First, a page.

WorkSafe’s new farm safety booklet Beef Cattle Handling: A practical safety guide was launched at the Murray Grey Beef Cattle Show and Sale at Wodonga.
WorkSafe hopes the booklet would have an immediate impact on making farms safer.
The rate, and seriousness, of injury born by the rural and farming community is far higher per head than in the metropolitan area.
Although there has been good improvement in farm safety in recent years and a real appreciation of the dangers of poor safety practices there is a need for constant vigilance and ongoing review and action to ensure farms remains safe.
While deaths involving livestock are uncommon, injuries are not. Being gored, trampled or pushed against yards does not always lead to a serious injury, but the risks are considerable if hazards are not identified and managed.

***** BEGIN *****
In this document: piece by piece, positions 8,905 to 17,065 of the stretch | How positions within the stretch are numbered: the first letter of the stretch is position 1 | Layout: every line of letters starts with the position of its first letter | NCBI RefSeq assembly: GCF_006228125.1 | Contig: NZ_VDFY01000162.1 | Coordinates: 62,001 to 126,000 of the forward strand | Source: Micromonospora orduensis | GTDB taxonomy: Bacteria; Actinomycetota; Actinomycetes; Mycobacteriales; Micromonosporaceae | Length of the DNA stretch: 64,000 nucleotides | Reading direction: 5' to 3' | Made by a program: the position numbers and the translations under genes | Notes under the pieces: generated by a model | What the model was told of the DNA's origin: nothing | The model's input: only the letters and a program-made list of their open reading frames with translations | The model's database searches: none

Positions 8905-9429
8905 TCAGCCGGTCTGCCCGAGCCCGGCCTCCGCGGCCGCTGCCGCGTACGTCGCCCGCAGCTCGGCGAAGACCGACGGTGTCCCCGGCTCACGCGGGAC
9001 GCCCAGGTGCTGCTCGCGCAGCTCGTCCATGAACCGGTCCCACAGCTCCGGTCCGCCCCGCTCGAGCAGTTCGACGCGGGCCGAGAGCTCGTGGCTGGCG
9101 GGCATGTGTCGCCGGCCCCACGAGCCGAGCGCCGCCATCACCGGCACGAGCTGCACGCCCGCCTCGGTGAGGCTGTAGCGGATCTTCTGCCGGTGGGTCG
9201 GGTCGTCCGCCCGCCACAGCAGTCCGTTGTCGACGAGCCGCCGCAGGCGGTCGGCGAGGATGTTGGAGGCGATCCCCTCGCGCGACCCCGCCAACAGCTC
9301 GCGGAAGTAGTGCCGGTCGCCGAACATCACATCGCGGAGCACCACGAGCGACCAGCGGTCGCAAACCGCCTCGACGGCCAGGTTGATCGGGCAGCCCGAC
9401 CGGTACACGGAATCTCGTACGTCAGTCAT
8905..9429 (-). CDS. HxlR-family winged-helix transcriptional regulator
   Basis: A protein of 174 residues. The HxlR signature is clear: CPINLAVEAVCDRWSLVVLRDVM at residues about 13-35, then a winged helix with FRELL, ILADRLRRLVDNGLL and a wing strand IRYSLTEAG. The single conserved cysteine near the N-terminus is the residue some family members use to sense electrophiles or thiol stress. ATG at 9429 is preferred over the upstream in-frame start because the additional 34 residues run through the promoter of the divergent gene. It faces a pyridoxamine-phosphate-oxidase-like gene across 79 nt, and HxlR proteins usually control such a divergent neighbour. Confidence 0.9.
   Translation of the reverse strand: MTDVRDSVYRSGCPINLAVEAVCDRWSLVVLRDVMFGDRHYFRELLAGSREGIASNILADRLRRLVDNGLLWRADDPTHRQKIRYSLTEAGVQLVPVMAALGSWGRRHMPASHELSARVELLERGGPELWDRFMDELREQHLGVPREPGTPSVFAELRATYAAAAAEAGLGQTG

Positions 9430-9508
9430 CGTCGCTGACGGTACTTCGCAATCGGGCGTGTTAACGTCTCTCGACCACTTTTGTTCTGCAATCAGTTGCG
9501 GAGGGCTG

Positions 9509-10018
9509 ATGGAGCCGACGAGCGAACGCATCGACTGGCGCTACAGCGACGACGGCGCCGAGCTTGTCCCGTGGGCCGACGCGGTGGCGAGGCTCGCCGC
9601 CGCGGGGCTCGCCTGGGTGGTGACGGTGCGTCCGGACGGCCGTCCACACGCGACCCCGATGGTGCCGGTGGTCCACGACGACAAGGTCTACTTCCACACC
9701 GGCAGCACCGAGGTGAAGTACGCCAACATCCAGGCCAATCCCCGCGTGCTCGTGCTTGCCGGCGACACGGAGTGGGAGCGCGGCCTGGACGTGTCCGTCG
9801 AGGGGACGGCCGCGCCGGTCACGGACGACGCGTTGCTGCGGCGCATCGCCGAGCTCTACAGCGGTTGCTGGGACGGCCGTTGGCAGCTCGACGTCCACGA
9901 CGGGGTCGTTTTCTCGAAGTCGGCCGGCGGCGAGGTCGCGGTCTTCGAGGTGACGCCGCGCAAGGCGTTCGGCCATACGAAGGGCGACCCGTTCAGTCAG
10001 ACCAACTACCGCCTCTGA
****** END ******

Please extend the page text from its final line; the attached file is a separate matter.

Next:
No one can afford to rely on experience and good luck to manage safety. Even animals well-known can cause serious injury if stressed or subject to a sudden shock.
WorkSafe’s commitment is to be constructive and not leave business operators and workers with a problem to be worked out in isolation. Every farm is different, but guidance like this can offer support.
According to WorkSafe the VFF AWU Victorian Farm Safety Centre and individual farmers were involved in development of the publication which provides advice on how to deal with common problems.
- Cattle handling for people who are inexperienced or new to the industry,
- Experienced operators will find information to help them train others in safe cattle handling,
- Maintenance of existing cattle yards,
- Safe design of new yards,
- On-farm cattle sales,
- Reminders about health issues associated with animals and handling chemicals in yards.
WorkSafe has a range of publications on farming topics such as livestock transport, tractor safety, ATVs, chemical storage and various construction and manufacturing activities.